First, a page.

Cervical degenerative disc disease surgery is the most extreme type of treatment option used to resolve rare symptomatic disc degeneration in the neck region. Neck surgery should only be considered in the most consequential and treatment-resistant structural pain complaints. This is because the procedures utilized are risky and demonstrate poor outcomes for the majority of patients.
Research statistics clearly show that most DDD is misdiagnosed as the true cause of pain, making any invasive care plan an ethically-troubling conundrum. Surgery for these cases of DDD is particularly disturbing, since although the degenerative disc disease is coincidental to the symptoms, the operative procedure does real and verifiable damage to the spinal structures. In the rare instances of truly pathological disc degeneration, surgery can help, but is still not overly successful in providing relief for many patients. While the surgical process is far from perfect, there are considerations that can improve the odds for a positive outcome.
This essay helps patients to decide if surgical recommendations are prudent for treating their cervical disc desiccation and assists in focusing on the best types of invasive treatment, since there are several different options available.
Surgical interventions for degenerative disc disease fall into 2 main categories. The most common is spinal fusion. In the spondylodesis procedure, the degenerated discs are removed from the neck and replaced by bone grafts and surgical hardware to prevent intervertebral movement in the operated levels.
The ideology of fusion is contrary to normal and natural spinal design and enacts a downward spiral of degeneration which will spread throughout surrounding spinal levels like wildfire. Of course, this danger is rarely explained by surgeons, allowing patients to find out the hard way, once they require multiple follow-up operations a few years down the line. Fusion is an ideal way to practically guarantee a return customer for any surgeon.
The less common surgical selection is artificial disc replacement surgery. This technique preserves spinal functionality by replacing worn discs with synthetic vertebral spacers that are harmonious to the natural design of the backbone. Disc replacement is promising, but long-term results still have not shown it to be advantage over fusion. However, we give it the nod on the basis of functional ideology alone.
Our main concern is that hardware-associated problems are still commonplace with replacement discs, so hopefully continuing improvements will make this technique the definitive choice for patients in the future.
As with any operation, there are serious risks involved in all DDD surgical procedures. Since the operation is performed on the neck and involves significant danger of spinal nerve or spinal cord damage, patients must be extremely cautious when making the choice to undergo surgery.
Infection is possible and can become very serious or even life-threatening.
Since both fusion and disc replacement entail the use of surgical hardware, device failure or anatomical rejection are both commonplace.
Spinal fluid leaks are very frequently suffered and might require additional surgical interventions to correct.
However, the most common complication of disc disease surgery is simply poor postoperative results. Most procedures fail, since the actual source of pain is not linked to the disc desiccation. So, even once the degenerative condition is rectified, the actual causation remains, undetected and untreated. Failed disc surgery is a rampant problem in the back and neck pain industry.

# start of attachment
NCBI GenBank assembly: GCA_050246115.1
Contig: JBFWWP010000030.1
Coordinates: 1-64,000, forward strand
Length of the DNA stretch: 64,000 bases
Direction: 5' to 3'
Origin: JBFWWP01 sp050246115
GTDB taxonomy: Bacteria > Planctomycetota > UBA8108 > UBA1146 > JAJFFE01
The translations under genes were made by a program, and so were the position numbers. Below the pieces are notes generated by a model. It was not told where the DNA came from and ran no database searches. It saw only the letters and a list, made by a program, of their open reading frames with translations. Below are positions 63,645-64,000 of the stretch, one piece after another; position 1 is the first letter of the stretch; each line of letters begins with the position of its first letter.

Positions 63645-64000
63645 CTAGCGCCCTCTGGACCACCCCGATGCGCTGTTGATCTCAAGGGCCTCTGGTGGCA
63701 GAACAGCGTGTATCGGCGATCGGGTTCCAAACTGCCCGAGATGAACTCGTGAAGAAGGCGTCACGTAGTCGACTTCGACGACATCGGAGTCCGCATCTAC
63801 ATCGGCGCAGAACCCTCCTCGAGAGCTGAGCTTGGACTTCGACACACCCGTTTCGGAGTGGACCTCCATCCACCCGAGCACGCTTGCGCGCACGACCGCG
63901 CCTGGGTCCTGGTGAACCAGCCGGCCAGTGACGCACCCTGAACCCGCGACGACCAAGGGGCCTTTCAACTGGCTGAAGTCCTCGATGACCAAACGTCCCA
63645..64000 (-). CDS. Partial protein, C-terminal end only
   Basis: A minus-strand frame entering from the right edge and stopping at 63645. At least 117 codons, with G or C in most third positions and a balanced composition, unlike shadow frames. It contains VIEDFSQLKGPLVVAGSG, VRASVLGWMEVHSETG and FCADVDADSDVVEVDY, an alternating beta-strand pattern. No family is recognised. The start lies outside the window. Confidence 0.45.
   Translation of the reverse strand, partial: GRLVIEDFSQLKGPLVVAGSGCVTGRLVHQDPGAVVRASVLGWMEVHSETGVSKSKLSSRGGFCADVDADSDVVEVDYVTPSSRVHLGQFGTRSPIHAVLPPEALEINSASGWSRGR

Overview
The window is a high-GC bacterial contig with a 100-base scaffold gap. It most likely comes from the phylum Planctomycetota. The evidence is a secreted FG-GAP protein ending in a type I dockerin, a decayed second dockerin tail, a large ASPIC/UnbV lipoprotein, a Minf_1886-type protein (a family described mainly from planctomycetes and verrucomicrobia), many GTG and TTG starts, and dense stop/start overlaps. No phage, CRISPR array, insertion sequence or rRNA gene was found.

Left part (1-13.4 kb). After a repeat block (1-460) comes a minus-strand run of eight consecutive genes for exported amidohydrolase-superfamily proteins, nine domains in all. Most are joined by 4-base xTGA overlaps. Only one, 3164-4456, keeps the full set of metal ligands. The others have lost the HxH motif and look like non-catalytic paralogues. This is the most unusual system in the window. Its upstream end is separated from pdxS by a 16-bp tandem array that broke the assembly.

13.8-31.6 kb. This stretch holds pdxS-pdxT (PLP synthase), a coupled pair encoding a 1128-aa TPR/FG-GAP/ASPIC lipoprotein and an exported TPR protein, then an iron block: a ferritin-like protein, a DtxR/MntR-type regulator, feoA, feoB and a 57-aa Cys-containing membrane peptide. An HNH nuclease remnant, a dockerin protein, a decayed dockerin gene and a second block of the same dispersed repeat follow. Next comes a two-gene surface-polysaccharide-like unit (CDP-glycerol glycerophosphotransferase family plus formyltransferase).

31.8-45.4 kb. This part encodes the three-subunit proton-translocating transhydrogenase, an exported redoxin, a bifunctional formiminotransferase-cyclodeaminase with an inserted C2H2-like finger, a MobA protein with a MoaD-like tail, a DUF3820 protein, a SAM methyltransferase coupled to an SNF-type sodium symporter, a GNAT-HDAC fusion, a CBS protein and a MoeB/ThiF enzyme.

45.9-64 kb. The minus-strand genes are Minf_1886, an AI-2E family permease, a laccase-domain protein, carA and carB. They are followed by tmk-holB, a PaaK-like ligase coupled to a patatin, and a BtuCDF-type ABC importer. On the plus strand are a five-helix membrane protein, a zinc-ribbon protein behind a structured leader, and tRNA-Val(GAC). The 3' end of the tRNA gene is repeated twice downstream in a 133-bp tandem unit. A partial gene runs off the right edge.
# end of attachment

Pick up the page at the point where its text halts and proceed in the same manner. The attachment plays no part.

We are sure that any reader who is aware of our writing already knows that we are admittedly anti-surgery in our treatment philosophy. We have seen far too many horror stories and ruined lives to ever endorse surgery, at least not in its present forms, except in the most extreme of cases.
For degenerative disc disease, the procedures are just as brutal, but the suspected causative condition is rarely even justified to receive surgical care. This is because most cases of degenerated discs are never proven to be pathological or symptomatic in any way.
Furthermore, the overwhelming majority of patients suffer pain that is far too wide-ranging to ever come about from a single desiccated disc. In a great number of the patient profiles we see, the symptoms are illogical, given the suspected causation, yet surgery is performed nevertheless
For patients who do undergo surgery, our research has classified them into 2 main categories, with only a minority of patients falling outside these defining criteria:
The first category of patients include those who enjoy relief for a few months, or even a few years, but then suffer a full-blown neck pain relapse necessitating more surgeries. This is seen more often in spinal fusion recipients.
The second category of patients include those who are immediately worsened by the operation and regret it, since it provides no relief and actually has made the pain worse, while simultaneously doing irreparable damage to the spine. This results is also seen more often in fusion patients.
Since DDD is the actual cause of pain in a minority of patients who are diagnosed, it is no surprise that this virtually identical minority are the few who enjoy truly positive surgical results.
In summary, it seems that patients who are facing surgery should be more concerned with the diagnostic process than with the surgical endeavor itself. This is because without accurate and correct identification of the true origin of pain, no treatment, including and especially surgery, will be effective in virtually any case.